Echolocation: A Useful Tool for the BlindHuman

Jim Blackshear

Feburary 2002 Stephen F. Austin State University

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The term echolocation was first coined by Donald Griffin, who, in1938, discovered that bats navigate with the aid of high frequencysounds bouncing off obstacles in their environment (Uy,1994). When you say echolocation to most people, they immediatelythink of bats and dolphins as the only creatures with this talent. Itwas surprising to me, as well as others, that blind humans have beenusing a form of echolocation for quite a long time. There have beenmany attempts to aid in mobility for the blind. From 1944 to 1947 theCommittee on Sensory Devices of the National Academy of Sciencesdeveloped eighteen different portable devices to aid the blind inavoiding obstacles (Uy, 1994) none of which were very successful.Echolocation also has been observed in some forms of rodents, andsome nocturnal cave birds. The first recorded instance of a blindhuman using echolocation was in 1749 by Diderot, who observed theability of a blind person to determine the presence and even thedistance of some objects (Uy, 1994).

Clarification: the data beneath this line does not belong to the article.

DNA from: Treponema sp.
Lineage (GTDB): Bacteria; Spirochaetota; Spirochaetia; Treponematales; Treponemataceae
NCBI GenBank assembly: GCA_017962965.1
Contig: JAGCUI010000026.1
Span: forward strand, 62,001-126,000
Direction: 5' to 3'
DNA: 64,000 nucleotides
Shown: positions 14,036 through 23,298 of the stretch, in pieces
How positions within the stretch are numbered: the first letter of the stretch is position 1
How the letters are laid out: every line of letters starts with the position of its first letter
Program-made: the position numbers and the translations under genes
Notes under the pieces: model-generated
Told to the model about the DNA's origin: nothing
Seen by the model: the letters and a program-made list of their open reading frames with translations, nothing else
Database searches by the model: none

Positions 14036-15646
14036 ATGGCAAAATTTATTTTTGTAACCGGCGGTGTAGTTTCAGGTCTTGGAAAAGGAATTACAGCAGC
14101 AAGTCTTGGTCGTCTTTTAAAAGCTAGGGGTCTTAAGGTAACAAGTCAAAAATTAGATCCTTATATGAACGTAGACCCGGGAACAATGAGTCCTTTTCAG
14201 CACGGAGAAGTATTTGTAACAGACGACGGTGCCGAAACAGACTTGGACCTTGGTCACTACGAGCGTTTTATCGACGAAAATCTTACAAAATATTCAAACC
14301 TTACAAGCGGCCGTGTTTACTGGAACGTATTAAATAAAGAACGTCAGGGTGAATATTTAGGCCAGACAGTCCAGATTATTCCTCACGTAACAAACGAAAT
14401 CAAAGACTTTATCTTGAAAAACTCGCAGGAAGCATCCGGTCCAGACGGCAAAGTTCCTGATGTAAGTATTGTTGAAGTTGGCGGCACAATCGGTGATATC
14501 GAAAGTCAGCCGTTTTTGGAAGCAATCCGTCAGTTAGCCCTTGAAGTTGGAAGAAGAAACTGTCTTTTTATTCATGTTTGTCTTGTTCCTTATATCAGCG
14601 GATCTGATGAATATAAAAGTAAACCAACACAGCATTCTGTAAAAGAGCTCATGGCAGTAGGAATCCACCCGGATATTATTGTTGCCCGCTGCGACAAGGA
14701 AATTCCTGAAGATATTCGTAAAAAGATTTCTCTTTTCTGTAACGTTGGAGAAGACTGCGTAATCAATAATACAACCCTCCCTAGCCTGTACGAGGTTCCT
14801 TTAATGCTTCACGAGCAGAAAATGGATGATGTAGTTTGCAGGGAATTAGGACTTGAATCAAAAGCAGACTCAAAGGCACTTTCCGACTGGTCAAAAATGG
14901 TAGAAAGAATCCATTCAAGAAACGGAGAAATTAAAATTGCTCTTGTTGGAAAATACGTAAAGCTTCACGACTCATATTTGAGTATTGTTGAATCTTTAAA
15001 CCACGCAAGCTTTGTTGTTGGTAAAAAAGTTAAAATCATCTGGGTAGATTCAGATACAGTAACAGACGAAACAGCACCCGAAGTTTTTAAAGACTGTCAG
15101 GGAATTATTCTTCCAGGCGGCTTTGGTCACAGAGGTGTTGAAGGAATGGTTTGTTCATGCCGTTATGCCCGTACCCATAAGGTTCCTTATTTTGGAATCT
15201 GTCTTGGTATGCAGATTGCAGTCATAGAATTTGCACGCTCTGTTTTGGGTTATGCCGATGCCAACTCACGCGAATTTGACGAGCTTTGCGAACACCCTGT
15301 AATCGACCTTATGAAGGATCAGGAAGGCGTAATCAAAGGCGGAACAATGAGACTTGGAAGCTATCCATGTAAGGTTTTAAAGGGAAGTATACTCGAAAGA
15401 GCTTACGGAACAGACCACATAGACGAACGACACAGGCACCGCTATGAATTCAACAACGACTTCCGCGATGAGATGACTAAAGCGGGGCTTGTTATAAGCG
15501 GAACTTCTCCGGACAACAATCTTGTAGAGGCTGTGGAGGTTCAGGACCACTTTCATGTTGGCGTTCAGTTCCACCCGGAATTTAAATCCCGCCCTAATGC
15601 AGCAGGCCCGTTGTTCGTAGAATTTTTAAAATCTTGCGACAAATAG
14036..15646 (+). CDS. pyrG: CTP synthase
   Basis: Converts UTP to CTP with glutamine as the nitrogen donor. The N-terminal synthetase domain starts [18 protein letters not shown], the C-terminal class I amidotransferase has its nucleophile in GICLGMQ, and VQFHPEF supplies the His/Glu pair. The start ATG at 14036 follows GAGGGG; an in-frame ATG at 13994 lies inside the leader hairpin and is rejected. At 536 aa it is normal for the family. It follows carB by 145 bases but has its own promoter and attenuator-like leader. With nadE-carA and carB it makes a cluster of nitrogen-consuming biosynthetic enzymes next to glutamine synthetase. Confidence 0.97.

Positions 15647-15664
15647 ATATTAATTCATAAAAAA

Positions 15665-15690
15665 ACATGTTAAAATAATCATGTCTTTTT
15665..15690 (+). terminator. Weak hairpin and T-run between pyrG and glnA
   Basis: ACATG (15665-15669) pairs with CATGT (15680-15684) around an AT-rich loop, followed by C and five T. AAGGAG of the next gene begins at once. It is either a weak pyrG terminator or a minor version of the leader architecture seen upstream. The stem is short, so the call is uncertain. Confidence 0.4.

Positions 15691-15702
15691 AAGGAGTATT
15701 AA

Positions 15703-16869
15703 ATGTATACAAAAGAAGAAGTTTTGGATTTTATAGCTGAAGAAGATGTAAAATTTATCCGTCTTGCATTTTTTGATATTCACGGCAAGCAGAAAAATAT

Some theories on how the blind "see" have to do with a phenomenoncalled facial vision. Some thought that the skin of the subjects,especially of the outer ear, could sense pressure changes in theenvironment due to obstacles. Others believed that the Subjects weresimply listening to the changes in the sound's echo, such as pitch,loudness, and even direction. Still others believed that the changesin pitch along with pressure sensitivity were needed in tandem toexplain facial vision. A study in was conducted in 1947 by Worcheland Dallenbach to determine the validity of these theories. Somefindings include: (1) the dermal surfaces of the external ears arenot sufficient for the perception of obstacles. (2) The pressuretheory of the "obstacle sense" is untenable. (3) Auditory stimulationis both a necessary and a sufficient condition for the perception ofobstacles by the blind. (4) The aural mechanism involved is audition.(5) The auditory theory should be regarded as an established fact(Worchel and Dallenbach, 1947). This tells us that echolocation istotally dependant on sound and not pressures on the skin.Echolocation is definitely the way by which these blind Subjects"see".